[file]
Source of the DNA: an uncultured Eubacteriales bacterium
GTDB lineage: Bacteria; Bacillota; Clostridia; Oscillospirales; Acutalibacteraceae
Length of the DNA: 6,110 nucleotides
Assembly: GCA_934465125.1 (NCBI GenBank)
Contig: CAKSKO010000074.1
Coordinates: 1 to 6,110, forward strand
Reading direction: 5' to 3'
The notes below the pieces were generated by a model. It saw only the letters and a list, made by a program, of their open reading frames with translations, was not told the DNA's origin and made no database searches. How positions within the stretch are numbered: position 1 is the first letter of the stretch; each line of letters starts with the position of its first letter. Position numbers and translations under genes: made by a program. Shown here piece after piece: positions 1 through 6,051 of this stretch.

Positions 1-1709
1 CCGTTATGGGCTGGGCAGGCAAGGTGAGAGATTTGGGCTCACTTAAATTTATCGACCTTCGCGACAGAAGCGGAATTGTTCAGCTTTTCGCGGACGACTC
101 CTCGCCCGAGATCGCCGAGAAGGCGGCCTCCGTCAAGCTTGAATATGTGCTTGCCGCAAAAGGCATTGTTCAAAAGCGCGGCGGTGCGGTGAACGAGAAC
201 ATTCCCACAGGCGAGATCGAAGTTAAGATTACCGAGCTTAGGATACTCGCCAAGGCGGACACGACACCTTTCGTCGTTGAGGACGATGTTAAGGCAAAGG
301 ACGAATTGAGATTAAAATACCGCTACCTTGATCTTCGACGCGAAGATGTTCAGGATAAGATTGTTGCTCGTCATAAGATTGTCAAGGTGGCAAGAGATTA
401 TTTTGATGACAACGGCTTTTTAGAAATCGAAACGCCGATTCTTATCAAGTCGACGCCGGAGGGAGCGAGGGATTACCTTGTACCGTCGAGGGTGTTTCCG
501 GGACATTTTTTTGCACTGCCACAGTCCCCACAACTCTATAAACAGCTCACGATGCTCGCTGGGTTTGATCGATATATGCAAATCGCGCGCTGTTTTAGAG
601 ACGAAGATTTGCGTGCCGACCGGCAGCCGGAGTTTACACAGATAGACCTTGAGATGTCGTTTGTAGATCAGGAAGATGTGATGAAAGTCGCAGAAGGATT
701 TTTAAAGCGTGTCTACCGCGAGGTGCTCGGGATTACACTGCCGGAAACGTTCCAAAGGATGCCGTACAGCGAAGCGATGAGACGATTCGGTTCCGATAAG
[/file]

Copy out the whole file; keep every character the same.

Source of the DNA: an uncultured Eubacteriales bacterium
GTDB lineage: Bacteria; Bacillota; Clostridia; Oscillospirales; Acutalibacteraceae
Length of the DNA: 6,110 nucleotides
Assembly: GCA_934465125.1 (NCBI GenBank)
Contig: CAKSKO010000074.1
Coordinates: 1 to 6,110, forward strand
Reading direction: 5' to 3'
The notes below the pieces were generated by a model. It saw only the letters and a list, made by a program, of their open reading frames with translations, was not told the DNA's origin and made no database searches. How positions within the stretch are numbered: position 1 is the first letter of the stretch; each line of letters starts with the position of its first letter. Position numbers and translations under genes: made by a program. Shown here piece after piece: positions 1 through 6,051 of this stretch.

Positions 1-1709
1 CCGTTATGGGCTGGGCAGGCAAGGTGAGAGATTTGGGCTCACTTAAATTTATCGACCTTCGCGACAGAAGCGGAATTGTTCAGCTTTTCGCGGACGACTC
101 CTCGCCCGAGATCGCCGAGAAGGCGGCCTCCGTCAAGCTTGAATATGTGCTTGCCGCAAAAGGCATTGTTCAAAAGCGCGGCGGTGCGGTGAACGAGAAC
201 ATTCCCACAGGCGAGATCGAAGTTAAGATTACCGAGCTTAGGATACTCGCCAAGGCGGACACGACACCTTTCGTCGTTGAGGACGATGTTAAGGCAAAGG
301 ACGAATTGAGATTAAAATACCGCTACCTTGATCTTCGACGCGAAGATGTTCAGGATAAGATTGTTGCTCGTCATAAGATTGTCAAGGTGGCAAGAGATTA
401 TTTTGATGACAACGGCTTTTTAGAAATCGAAACGCCGATTCTTATCAAGTCGACGCCGGAGGGAGCGAGGGATTACCTTGTACCGTCGAGGGTGTTTCCG
501 GGACATTTTTTTGCACTGCCACAGTCCCCACAACTCTATAAACAGCTCACGATGCTCGCTGGGTTTGATCGATATATGCAAATCGCGCGCTGTTTTAGAG
601 ACGAAGATTTGCGTGCCGACCGGCAGCCGGAGTTTACACAGATAGACCTTGAGATGTCGTTTGTAGATCAGGAAGATGTGATGAAAGTCGCAGAAGGATT
701 TTTAAAGCGTGTCTACCGCGAGGTGCTCGGGATTACACTGCCGGAAACGTTCCAAAGGATGCCGTACAGCGAAGCGATGAGACGATTCGGTTCCGATAAG